As companies race to develop the first fully-automated insulin delivery system, a group of tech-savvy patients are hacking their own artificial pancreas systems. And industry is just starting to take notice of this highly motivated grassroots movement.
“They want more choice. They want more freedom. And, essentially, they want it now,” JDRF research director Dan Finan told Drug Delivery Business News.
But, as Finan pointed out, people making DIY diabetes technology end up using devices that aren’t regulated or secure. That’s where the JDRF’s latest initiative comes into play.
Last week the organization launched an effort to encourage device manufacturers to make devices that can communicate with one another. It’s just one part of a three-pronged approach to try to accelerate the development of automated insulin delivery systems, Finan said.
“What we want to do with this whole initiative is, while still supporting traditional development, in parallel bring this whole “We Are Not Waiting” movement up above the table, to where we can encourage the use of open and secure communication systems and also we can speed access of this excellent technology to the market,” he explained.
All it takes is one search of #WeAreNotWaiting on Twitter to find groups like Loop and NightScout – open-sourced projects that help people with diabetes reverse-engineer their own insulin delivery systems.
You’ll also find individual people working to hack into commercially available devices. Just yesterday, Twitter user @JBerian tweeted, “the quest is over. The 640g comms have been cracked,” apparently referring Medtronic‘s (NYSE:MDT) Minimed 640G system.
As part of its initiative, JDRF is offering a grant to device manufacturers that support open-protocol development.
“We want to encourage device manufacturers to open that up, use something that is openly published and certainly secure, like Bluetooth, which we’re all very accustomed to in this day and age, to make sure that the communication between all the different components that are going to be a part of this artificial pancreas device are communicating seamlessly and securely in order to bring this therapy to the patients,” Finan said.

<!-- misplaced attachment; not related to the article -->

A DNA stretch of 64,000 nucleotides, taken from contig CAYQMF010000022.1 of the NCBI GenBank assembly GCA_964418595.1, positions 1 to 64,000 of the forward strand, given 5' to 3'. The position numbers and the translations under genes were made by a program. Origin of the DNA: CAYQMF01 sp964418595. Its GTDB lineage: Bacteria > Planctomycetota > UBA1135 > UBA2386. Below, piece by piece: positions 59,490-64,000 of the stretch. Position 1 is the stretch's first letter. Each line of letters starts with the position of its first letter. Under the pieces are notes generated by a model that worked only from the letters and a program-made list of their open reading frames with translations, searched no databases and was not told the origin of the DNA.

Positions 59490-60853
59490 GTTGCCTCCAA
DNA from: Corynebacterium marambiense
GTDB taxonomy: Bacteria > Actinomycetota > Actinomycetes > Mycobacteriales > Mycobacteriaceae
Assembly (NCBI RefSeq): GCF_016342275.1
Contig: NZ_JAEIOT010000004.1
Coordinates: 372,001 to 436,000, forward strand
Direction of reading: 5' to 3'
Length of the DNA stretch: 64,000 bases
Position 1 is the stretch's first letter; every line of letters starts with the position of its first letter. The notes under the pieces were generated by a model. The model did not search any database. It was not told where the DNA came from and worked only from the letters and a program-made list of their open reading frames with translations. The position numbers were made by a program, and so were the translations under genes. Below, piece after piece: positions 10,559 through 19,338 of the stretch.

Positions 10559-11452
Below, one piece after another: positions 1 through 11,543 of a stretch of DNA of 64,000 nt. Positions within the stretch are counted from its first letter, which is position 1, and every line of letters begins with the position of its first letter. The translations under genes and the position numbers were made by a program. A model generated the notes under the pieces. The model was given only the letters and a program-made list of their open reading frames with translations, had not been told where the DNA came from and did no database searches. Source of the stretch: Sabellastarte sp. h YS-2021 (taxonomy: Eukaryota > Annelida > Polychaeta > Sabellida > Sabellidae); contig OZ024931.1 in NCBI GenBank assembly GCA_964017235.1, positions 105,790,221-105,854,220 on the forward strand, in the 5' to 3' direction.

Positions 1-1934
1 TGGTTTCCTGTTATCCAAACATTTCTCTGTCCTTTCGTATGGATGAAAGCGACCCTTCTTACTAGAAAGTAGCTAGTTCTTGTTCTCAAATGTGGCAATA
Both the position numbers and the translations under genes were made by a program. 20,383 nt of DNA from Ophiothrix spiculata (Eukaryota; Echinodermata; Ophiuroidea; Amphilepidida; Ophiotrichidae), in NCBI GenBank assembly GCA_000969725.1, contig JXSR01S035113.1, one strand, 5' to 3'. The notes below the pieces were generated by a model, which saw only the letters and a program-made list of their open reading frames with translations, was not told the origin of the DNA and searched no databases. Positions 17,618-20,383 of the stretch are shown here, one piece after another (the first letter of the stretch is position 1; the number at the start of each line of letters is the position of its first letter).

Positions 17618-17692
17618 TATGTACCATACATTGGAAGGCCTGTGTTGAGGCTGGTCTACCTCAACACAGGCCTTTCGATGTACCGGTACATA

The second part of JDRF’s initiative is to address a different hurdle with medical device manufacturers – liability.
“Everyone wants to help us realize our dream of an open-protocol ecosystem and not surprisingly, the only concern they have is how is liability going to be handled in this whole ecosystem,” Finan explained.
The private funding organization is also planning to open up dialogue with the FDA and other regulatory bodies to discuss the potential regulatory pathways available for these DIY devices.
“What we launching here in the form of this initiative is really just the effort, the drive to get the players together in a room. Hammer out the details, have the hard conversations, figure out what it is we need to do in order to make this open-protocol dream a reality,” Finan said. “We feel like we absolutely can get there, it’s just a matter of having the conversations with the players like the FDA, the heads of the companies. We’re going to hire some legal experts in terms of medical devices. We’re going to basically organize a round table community drive.”
So far, his initial conversations with device manufacturers have been positive, Finan noted. Most companies want to get their technology into as many hands as possible and that competitive drive is good for the overall patient community, he said.
“When things are competitive, it’s certainly excellent for the patient, and I think it also really opens up that competitive drive for the manufacturers,” Finan said. “Essentially the feedback was that, ‘Absolutely we want to play, and we want to get our products out there to as many people as possible – and we think our products is the best.'”